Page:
Sleep is as important to children as adequate nutrition. Sleep disorders are common in childhood affecting 25% of children at some point.
Children spend half of their lives asleep. Sleep is as important to children as adequate nutrition. Sleep disorders are common in childhood affecting 25% of children at some point. Disturbance or restrictions to achieving good sleep impairs learning, mood, behaviour and health.
Following a simple sleep plan can often help reduce the problems created when children don't sleep. A Sleep Practitioner can offer guidance to parents and carers about the right interventions that could restore the child's sleep pattern.
Here we give some background information about sleep, sleep disorders and the problems created by poor sleep practices. If you think you need help with sleep please get in touch today.
Many studies have connected sleep disorders occurring in children with additional needs as ranging between 60 – 80% (Durand 1998, Stores 1993, Quine 1997). Contact a Family (2004) surveyed over 2000 families of children with disabilities and 72% said tiredness and lack of sleep had been a problem since having a disabled child, and 84% of those perceived the problem was linked to having a disabled child.
Sleep issues were rated second only to stress and depression in relation to having a disabled child. Stress and lack of sleep can increase each other and associate very strongly with depression. This has a major negative impact on family relationships becoming a significant factor in family breakdown.
More recently in 2013 the Family Fund (www.familyfund.org.uk) produced a report into sleep deprivation amongst families of disabled children called “Tired All the Time” This report was driven by the many requests that the Family Fund received from families for sleep support and by the feedback from other organisations and services providing sleep support to families of disabled children. In the report one of the key findings is that parents often do not know where to go to seek help with sleep issues and therefore the report recommends that:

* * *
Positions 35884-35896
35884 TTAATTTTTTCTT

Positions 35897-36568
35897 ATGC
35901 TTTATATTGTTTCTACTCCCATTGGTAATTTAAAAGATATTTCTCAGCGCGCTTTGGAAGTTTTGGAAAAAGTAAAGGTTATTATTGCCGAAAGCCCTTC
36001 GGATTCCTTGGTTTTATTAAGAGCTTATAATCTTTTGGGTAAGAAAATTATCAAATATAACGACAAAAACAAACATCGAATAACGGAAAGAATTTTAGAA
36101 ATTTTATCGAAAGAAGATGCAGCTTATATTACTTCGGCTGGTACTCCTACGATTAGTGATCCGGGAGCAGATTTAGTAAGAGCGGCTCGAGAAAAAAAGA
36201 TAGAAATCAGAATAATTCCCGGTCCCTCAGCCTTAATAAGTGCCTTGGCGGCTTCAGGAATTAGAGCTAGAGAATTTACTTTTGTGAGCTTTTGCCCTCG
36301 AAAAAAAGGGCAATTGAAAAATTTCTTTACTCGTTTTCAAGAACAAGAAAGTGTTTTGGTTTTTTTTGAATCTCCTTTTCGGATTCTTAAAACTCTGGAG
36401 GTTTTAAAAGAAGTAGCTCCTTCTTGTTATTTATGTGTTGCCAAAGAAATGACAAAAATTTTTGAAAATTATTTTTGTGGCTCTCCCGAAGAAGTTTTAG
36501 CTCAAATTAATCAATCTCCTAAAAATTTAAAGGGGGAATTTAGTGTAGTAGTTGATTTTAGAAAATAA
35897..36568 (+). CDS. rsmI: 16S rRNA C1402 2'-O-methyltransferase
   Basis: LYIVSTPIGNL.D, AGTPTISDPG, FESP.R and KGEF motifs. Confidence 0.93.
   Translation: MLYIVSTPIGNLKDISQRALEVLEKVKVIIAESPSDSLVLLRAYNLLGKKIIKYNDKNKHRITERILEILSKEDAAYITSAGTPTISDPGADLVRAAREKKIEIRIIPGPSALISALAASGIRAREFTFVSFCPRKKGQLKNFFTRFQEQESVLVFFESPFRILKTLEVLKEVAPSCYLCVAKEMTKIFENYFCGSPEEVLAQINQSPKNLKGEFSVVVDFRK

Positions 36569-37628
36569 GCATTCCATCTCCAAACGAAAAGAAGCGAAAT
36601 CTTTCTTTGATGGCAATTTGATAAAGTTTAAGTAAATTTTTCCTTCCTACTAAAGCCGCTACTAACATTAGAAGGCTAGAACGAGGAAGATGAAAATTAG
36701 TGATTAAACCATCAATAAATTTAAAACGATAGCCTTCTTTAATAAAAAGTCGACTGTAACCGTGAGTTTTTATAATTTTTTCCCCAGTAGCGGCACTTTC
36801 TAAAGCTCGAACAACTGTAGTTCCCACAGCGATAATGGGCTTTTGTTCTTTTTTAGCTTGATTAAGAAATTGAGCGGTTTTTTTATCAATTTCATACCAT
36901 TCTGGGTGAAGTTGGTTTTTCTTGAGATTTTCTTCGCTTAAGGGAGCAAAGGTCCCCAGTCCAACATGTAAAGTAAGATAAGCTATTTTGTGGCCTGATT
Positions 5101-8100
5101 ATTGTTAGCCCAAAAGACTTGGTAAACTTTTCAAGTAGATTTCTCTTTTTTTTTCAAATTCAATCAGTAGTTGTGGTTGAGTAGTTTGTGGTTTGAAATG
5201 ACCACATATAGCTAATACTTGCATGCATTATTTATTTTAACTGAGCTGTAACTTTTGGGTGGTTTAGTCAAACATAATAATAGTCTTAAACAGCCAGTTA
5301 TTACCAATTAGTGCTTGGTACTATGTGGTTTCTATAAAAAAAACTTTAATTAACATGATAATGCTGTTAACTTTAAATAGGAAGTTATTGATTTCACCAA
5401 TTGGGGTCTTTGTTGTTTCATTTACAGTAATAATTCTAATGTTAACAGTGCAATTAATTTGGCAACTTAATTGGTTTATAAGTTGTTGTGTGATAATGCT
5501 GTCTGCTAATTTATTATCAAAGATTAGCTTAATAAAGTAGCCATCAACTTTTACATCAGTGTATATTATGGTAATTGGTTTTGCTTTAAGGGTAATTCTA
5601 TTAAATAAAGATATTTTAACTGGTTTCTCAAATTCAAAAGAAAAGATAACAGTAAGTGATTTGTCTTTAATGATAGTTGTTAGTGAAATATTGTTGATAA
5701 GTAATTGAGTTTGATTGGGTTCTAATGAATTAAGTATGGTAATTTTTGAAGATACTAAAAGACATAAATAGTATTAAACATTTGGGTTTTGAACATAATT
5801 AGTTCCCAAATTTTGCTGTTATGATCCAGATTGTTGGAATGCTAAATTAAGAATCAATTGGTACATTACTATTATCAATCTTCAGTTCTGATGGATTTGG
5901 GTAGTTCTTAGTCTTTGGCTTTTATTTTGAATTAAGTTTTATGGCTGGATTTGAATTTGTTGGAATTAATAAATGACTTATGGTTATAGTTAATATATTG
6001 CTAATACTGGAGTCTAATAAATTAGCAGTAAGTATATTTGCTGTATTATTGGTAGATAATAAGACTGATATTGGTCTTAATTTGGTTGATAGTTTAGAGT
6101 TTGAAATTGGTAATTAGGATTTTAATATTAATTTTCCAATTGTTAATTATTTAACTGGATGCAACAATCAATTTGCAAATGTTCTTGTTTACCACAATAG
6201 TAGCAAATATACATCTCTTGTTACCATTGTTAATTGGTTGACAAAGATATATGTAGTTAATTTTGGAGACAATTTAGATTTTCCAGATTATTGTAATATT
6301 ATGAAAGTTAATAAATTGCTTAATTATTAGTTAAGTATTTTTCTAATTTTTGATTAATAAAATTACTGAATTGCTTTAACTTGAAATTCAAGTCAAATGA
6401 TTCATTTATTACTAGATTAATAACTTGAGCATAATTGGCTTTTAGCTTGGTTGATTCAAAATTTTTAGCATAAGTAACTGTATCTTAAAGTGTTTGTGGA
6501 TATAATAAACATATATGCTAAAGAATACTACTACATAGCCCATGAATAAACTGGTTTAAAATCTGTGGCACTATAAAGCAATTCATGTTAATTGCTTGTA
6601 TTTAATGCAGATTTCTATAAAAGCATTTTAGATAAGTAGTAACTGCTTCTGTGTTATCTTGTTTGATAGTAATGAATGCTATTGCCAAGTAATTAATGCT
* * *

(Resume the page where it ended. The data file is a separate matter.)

“Sleep Services should be listed in the Local Offer (England) and in signposting services for families of disabled children in local areas. Families should know how, where and when to access such advice and support services."
Generally poor sleep practice arises from parents having very little or no advice or support in implementing good sleep habits and in turn means that they are often unable to teach their children good sleep habits such as how to sleep in their own beds or self soothe to prevent night waking.
Outside of lack of advice on good sleep practice there are many other reasons for sleep issues developing:
Parents may unwittingly disrupt a child’s sleep pattern by over protective or over-stimulating.
There may be a physical basis for sleep problems e.g. Cerebral Palsy (turning, positioning, reflux), Eczema (itch/scratch cycle), Epilepsy (seizures) etc.
Communication disorders e.g. Autism, which can interfere with a good bedtime routine.
Children may be hyperactive e.g. ADHD.
Prolonged hospitalisation in infancy may disrupt the establishment of regular sleep.
Medication may interfere with natural sleep cycles
Over tired children are often hyperactive and have attention deficits. They are often very irritable, over emotional and difficult to manage.
There may be psychological factors such as nightmares or anxiety.
There may be respiratory problems.